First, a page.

Are you or your spouse having an emotional affair? If so, your marriage may be at risk!
Many people are unaware of what constitutes an emotional affair and mistakenly believe that if they are not having sex outside of their marriage, that they are not having an affair. However, if you feel that a third person can fulfill something in you emotionally that your partner cannot give you – and you are getting your emotional needs met by this other person instead of your partner – then you are engaging in an emotional affair.
Most people who are having an emotional affair will deny that anything is wrong and will continue in this type of friendship without feeling guilty. After all, you’re not having sex with this other person, so what’s the problem?
The problem is: an affair is an affair is an affair! Emotional affairs are a form of deception and a betrayal of trust that can weaken or destroy your marriage.
Are You Having an Emotional Affair? Here are 10 Questions to Find Out!
- Do you keep meetings and conversations secret from your spouse?
- Do you feel a sense of excitement about the secrecy?
- Do you find yourself anticipating a meeting or conversation with this other person?
- Is the time you spend with this friend more rewarding and satisfying than the time you spend with your partner?
- Do you dress up to meet this other person?
- Do you act in markedly different ways with your friend than you do with your partner?
- Do you talk about things with your friend that you don’t feel comfortable sharing with your partner?
- Do you depend on this time with your friend for emotional highs and good feelings?
- Would you feel guilty or uncomfortable if your partner saw the two of you together?
- Is there a sexual attraction or flirtation happening between the two of you?
Although most people are not looking for an affair when a friendship begins, it is easier than you may think to get involved in an emotional affair and keep it going. For example, men and women who work and travel together for business can easily develop relationships based on their shared experience of work. Additionally, social networking sites make it a breeze for people to reconnect with friends from years past, as well as to find new people who may share common interests not shared by a partner. Intimacy can then quickly deepen due to the ease of communication that we now have by being able to text, email, phone, or send an instant message to another person anywhere in the world.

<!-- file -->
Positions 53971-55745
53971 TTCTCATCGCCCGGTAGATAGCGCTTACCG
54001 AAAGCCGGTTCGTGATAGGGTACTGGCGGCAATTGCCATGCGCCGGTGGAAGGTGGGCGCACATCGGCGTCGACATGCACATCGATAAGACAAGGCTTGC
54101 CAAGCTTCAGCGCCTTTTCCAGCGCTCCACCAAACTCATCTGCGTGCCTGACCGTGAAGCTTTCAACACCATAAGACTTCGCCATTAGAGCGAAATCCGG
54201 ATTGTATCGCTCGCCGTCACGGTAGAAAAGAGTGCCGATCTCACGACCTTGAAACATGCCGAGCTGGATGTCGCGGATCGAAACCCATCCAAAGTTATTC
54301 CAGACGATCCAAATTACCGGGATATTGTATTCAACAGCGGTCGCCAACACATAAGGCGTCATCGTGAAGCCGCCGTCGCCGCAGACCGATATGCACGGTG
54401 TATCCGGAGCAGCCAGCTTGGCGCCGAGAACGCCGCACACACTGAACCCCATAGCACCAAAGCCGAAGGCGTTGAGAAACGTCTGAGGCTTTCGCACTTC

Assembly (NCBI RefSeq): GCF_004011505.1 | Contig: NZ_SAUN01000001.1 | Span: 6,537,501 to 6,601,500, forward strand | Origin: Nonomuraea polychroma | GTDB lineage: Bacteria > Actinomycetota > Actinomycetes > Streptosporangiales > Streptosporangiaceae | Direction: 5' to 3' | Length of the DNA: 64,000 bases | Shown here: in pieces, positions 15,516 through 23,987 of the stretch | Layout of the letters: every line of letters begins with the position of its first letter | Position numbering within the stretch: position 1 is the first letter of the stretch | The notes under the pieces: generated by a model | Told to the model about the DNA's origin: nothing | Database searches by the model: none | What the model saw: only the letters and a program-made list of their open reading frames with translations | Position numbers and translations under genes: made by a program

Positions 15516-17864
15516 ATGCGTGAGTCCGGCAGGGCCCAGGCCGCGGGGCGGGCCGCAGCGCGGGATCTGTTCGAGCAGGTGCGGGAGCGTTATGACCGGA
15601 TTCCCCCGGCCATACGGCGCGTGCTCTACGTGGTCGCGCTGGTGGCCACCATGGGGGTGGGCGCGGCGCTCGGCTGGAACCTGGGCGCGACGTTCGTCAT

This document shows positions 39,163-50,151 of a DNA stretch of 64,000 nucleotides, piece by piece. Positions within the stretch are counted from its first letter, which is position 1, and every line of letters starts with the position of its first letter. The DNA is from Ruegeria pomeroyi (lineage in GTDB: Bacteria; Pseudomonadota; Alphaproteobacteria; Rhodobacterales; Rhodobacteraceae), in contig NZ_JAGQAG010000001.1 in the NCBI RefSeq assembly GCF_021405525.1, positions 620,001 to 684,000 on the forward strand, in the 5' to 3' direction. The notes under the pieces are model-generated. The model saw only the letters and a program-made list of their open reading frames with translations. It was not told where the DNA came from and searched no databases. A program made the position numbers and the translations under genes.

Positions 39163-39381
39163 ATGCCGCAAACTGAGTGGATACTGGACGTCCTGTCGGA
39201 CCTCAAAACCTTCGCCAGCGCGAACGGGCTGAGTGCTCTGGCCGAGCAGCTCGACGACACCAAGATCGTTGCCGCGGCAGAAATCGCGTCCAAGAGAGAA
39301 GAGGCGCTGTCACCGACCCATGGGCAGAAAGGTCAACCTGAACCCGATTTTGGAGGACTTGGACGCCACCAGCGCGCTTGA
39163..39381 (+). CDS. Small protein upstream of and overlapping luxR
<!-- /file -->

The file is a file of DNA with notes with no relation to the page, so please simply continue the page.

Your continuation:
The hallmarks of an emotional affair are depending upon a third person in order to feel good and the need to maintain secrecy around the friendship. It is okay to have a good friend, but as your dependence on the good feelings you experience with a friend grows stronger, know that the risk of an affair rises.
The Road to Recovery
Not getting involved in an emotional affair is a matter of being aware of your actions and thinking ahead. Notice if you flirting or being flirted with, or if you feel uncomfortable about inviting this friend to spend time with you and your partner together. If the friendship is, indeed, innocent you should be comfortable having your spouse with you as well. Being in a group of people can also help guard against sliding down the slippery slope of an emotional affair.
If you are not feeling connected or loved by your partner, it is much easier to begin to look for good feelings and connections with others outside of your relationship.
Speak to your partner about your feelings if your needs are not being met in your relationship. If this isn’t possible, seek professional support so you can explore your feelings in a safe setting.
If you discover that you are having an emotional affair – and you want your marriage to last – think about what you are getting from this other person that you are not getting in your marriage. Then sever that friendship and concentrate on healing the rifts in your marriage.
Being open and honest with your partner will start you on the road to recovery, but working with a couples therapist is highly recommended due to the deep level of betrayal and hurt that often occurs after an emotional affair has taken place.
Take responsibility for your actions: you can get your relationship back on track!